Not so with me. The heroines…well, I’d like to kick them out of the way. To me, a story only sings if I have fallen so hopelessly in love with the hero that I want to hang in there with him. Occasionally I’ve had to go back through a manuscript and paint different colored stripes down the side of a page to indicate who has the POV, because, if I let them, the heroes would have 75% of it, not the 50% they should be allotted. (Ah, the dreaded demands of revision!) I never understand romantic stories where the hero has less than half the POV face time, though there are plenty of authors who will tell you the leading lady should have more than he gets.


Obviously, they don’t want to run off with their heroes as badly as I want to with mine.

Have I wanted to slip away with all the heroes I’ve written into life on a page? With Ben, Caleb, Rob, Mark, Harry, Adam, Jake, Matt, Fletch, Pat, Kevin, Sam, Nate, Tim, Garrett, Deegan, J.W., Thorton, Zack, Jack, Lang, Mick, Colt, Heath, Tal, Nick, Kit, Bram, and Paul, yes. Most definitely with Paul. With Doug and Max Wheelock, no so much. No idea why, because I can recognize they are from the mold, but they missed whatever ingredient these other guys had. But I’d also run off with the fellas in the muse’s waiting room, Hugh, Max Wyverin, Thane, Hank, and Colum. They’ve already been whispering sweet nothings in my ear.

Oddly enough, all of these guys turn up in a variety of genre niches. The majority were romantic-comedy heroes, but Mark wasn’t, even if he was a droll fellow. And twelve of them have been on the non-comedic historical romance stage or had a side romance in a Steampunk or urban fantasy tale.

The thing is, while the type of story they land the part of hero in may fall in a different niche, the guys themselves don’t deviate much from that junkyard dog, Tramp.

And I’m quite happy about that. If I were a sheltered spaniel, I’d want to run off that wily terrier myself.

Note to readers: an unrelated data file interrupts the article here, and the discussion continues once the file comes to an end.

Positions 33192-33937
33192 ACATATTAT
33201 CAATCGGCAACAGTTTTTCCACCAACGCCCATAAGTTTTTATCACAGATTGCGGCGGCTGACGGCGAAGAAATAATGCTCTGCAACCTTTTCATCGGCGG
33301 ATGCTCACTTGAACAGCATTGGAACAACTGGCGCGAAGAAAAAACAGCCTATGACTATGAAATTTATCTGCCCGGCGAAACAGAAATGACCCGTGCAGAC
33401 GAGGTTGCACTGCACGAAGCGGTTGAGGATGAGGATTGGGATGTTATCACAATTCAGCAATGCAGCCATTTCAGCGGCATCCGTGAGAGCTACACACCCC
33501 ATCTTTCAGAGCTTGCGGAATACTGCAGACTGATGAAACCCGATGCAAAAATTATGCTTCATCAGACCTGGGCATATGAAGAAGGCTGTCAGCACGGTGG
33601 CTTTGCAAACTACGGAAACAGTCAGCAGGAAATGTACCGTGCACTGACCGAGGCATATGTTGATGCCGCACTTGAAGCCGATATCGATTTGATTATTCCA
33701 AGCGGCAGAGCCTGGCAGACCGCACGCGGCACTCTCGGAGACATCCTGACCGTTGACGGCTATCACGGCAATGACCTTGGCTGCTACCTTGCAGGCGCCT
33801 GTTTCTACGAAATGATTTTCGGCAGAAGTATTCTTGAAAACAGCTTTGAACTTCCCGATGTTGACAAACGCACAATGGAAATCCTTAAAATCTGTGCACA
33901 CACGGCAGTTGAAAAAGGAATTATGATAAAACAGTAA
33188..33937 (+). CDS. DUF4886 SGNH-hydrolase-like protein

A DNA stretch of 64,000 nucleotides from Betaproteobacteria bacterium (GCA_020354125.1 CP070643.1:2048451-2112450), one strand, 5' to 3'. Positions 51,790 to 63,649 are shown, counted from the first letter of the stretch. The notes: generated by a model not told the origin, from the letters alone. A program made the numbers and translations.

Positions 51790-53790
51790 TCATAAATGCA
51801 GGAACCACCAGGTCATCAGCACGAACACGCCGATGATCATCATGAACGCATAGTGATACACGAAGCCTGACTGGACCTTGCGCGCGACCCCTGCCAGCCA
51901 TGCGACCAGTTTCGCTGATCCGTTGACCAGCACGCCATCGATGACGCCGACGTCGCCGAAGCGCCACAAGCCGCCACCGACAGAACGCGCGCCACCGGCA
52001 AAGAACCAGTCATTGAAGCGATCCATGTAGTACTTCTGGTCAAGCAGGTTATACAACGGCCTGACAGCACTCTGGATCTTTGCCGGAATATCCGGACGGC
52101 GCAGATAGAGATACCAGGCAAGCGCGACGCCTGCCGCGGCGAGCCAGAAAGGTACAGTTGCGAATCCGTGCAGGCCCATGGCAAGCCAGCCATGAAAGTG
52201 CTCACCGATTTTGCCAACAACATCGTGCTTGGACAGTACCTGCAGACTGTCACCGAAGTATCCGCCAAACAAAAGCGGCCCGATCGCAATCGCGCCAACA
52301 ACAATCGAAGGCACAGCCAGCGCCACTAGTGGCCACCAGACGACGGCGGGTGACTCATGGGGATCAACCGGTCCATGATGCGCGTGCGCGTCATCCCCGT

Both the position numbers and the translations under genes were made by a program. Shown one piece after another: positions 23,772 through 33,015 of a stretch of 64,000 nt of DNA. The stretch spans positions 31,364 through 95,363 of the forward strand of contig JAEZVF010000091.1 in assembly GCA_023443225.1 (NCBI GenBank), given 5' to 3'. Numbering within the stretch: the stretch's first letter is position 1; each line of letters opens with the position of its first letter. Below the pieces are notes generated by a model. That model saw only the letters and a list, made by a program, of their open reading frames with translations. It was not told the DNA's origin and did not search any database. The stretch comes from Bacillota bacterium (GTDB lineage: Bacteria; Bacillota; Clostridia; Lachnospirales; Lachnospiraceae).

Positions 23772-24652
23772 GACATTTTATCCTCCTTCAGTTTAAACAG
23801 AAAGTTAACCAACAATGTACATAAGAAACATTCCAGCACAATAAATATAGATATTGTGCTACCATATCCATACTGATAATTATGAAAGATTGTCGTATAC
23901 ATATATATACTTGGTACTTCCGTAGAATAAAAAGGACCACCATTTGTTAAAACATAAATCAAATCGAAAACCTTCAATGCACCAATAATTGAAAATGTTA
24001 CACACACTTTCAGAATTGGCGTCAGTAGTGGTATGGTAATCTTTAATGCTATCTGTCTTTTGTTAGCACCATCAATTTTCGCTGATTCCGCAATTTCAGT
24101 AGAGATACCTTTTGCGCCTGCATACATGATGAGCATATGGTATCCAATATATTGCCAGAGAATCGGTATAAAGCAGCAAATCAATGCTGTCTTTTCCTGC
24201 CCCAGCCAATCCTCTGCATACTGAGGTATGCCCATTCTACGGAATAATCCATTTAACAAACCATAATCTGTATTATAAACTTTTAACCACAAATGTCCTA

Love this?

Why not hang out with some heroes of your own concoction in the forthcoming workshop CONTEMPORARY ROMANCE AND ROMANTIC-COMEDY: THERE’S A DIFFERENCE? It runs from February 18th through March 17th. I’ll be standing, figuratively, at the head of the virtual classroom and just might bring some of my favorite guys along for some show and tell. Bring your cast along, too!


Visit Beth at,, or

Landing Fletch Layton

The text was a death threat. There was no doubt about it in Fletch Layton’s mind. Dominique, his slinky, bombshell girlfriend for the past two years had given him one week to decide whether he was marrying her or not.

It was enough to make a man panic. And so, like the master procrastinator he was, Fletch decided to put off making any sort of leap. On

one hand there was gorgeous but flinty eyed Dominique. On the other was freedom.

Brenda Burton wasn’t in the least surprised when Fletch turned up at her parents for the weekly Sunday barbecue uninvited. He’d been theboy next door, her hero as a girl and she had the scars to prove it. That dare to jump her bike across Hobson’s Creek having left one on her brow. She was his pal, the shortstop on the company softball team, one of the guys. His best friend, although her older brother was his best bud. But when in need, Fletch never went to Josh for advice. He came to her.

But how could she possibly tell him that marrying Dominique was in the cards when she dreamed of being in those cards herself? Had ever since she’d fallen in love with him a dozen years ago when she’d been thirteen and he’d been sixteen. It was a hopeless dream.

Until her soon-to-be sister-in-law handed her a self-help book: LAND YOUR MAN. Bren still wasn’t convinced she should interfere – until Dominique ticked her off. REALLY ticked her off and Bren decided she needed to save her best friend from the bimbo by LANDING FLETCH LAYTON herself.

Buy this book!


Long time Savvy Author workshop presenter, Beth Daniels, got her first call from an editor offering a contract early in September 1989 and continues to spin tales with various male leads because she’s a glutton for punishment. As Beth Henderson, Lisa Dane and Beth Cruise in the past, she’s written romantic-comedy, historical romantic adventure, and YA romantic-comedy, with a couple sidesteps into romance without comedy or a story that required a stunt team. Currently she’s in a countdown to the release of her first novel length urban fantasy story, RAVEN’S MOON, written as J.B. Dane. She also spins Steampunk and Dieselpunk as Nied Darnell. Yes, the hat tree is very full, and she’ll answer to nearly any name when called to dinner…preferably at a restaurant. She’s quite proud that only a few of her heroines have domestic bones in their bodies for she scoured domesticity from her DNA long ago. Visit her at,, or